Trial for 1931 Slayings Begins for East German Secret Police Boss
Feb. 10, 1992
BERLIN (AP) _ Erich Mielke, once the No. 2 man in East Germany as head of the secret police, went on trial today for the 1931 murders of two policemen.
Mielke, 84, arrived in a wheelchair at Berlin Regional Court for the first session of his trial, which lasted 90 minutes to avoid taxing his strength. His lawyers had argued Mielke was too ill to go on trial, but doctors ruled otherwise.
Defense lawyers also argued the statute of limitations had long expired on the slayings, and that the original charge brought in 1933 did not offer Mielke the basic right to a fair trial.
Mielke was lifted from his wheelchair and carried to a seat behind bulletproof glass in the courtroom. Wearing a typically East German brown leather hat, he sat slumped in his chair.
A doctor attended to Mielke twice after he complained of not feeling well. ''I feel terrible,'' Mielke said, later adding: ''I can't stand it any longer.''
Police kept back hundreds of people drawn to what may be the biggest trial to come out of the collapse of Communist East Germany. Reporters jockeyed for position to get into the 90 seats reserved for the media.
About a dozen ultra-leftists carried signs saying ''Freedom for Mielke'' outside the courthouse.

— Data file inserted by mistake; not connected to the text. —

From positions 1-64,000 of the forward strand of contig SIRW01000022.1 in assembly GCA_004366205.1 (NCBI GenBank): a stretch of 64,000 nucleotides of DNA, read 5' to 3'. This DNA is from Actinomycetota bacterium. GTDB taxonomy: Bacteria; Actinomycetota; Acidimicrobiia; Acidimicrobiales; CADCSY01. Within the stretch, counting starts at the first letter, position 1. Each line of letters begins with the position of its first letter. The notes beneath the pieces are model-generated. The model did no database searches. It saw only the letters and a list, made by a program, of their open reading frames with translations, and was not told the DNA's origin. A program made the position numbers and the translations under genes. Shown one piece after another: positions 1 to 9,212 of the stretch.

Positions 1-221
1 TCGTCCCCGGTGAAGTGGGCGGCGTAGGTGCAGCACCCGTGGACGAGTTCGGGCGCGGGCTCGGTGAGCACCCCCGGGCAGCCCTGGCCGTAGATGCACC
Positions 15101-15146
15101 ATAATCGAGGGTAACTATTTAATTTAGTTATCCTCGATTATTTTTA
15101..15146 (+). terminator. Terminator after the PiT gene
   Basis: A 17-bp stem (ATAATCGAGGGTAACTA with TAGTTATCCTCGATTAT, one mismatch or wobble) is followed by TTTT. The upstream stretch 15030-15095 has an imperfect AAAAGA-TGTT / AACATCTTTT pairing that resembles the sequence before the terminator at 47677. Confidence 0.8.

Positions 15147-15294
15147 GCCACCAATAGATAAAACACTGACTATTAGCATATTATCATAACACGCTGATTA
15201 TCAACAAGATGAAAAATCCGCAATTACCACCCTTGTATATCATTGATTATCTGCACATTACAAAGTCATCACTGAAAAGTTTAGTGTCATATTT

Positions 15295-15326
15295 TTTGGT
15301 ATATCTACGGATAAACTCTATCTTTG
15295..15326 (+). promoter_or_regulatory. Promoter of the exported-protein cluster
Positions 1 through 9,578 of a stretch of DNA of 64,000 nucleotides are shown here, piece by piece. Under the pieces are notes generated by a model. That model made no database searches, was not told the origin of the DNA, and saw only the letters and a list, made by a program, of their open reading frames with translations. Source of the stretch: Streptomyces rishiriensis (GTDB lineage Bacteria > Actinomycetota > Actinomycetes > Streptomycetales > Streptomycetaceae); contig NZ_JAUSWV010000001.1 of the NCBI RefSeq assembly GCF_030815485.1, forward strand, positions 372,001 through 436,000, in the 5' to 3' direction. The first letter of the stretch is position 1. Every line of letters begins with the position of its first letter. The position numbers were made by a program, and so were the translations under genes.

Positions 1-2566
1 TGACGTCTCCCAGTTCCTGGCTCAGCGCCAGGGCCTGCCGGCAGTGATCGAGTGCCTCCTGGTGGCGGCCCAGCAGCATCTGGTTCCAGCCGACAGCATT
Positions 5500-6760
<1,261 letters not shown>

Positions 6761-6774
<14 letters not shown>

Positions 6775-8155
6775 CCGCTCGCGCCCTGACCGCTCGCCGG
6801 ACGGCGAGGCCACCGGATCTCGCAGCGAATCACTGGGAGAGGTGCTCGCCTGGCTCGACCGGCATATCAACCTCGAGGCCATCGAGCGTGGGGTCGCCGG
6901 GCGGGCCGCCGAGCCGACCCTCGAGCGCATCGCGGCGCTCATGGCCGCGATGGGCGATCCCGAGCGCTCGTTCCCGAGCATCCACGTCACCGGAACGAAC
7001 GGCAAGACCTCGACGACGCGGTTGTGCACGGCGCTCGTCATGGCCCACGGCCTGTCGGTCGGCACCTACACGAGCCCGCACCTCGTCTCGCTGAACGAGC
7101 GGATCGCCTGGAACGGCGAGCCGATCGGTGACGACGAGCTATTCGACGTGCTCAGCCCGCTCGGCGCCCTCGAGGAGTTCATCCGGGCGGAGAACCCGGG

Chief Judge Theodore Seidel, who presided at a recent trial that convicted two border guards of manslaughter for killing a man trying to flee over the Berlin Wall, adjourned the trial until next Monday.
The trial has curiously little to do with the hard-line Stalinist regime that Mielke served under party chief Erich Honecker.
Honecker, 79, is hiding in the Chilean embassy in Moscow. Unless he is somehow returned for trial as Germany demands, Mielke will be the highest- ranking East German official to face justice in Germany, which was united in October 1989.
During the last years of the Weimar Republic, Mielke was a young Communist in a self-defense organization that battled with the Nazis for control of the streets.
At 23, it is alleged, he and another man shot two policemen to death and wounded a third during a demonstration in front of Berlin's Communist Party headquarters on Aug. 8, 1931. Mielke fled to Moscow, and after Adolf Hitler took power in 1933, murder charges were announced against Mielke.
The Soviet KGB trained Mielke, and he returned to Germany after World War II to build the secret police in what became East Germany. In 1957 he became minister for state security - heading what was nicknamed Stasi in German - the job he held until communism collapsed in 1989.
Prosecutors are assembling evidence for more charges against Mielke related to the deaths of over 200 people killed trying to flee East Germany and support of Red Army Faction terrorists in West Germany.
Ironically, the 1931 murders might have been forgotten if investigators hadn't found the original prosecutor's file in Mielke's own Stasi office in 1990.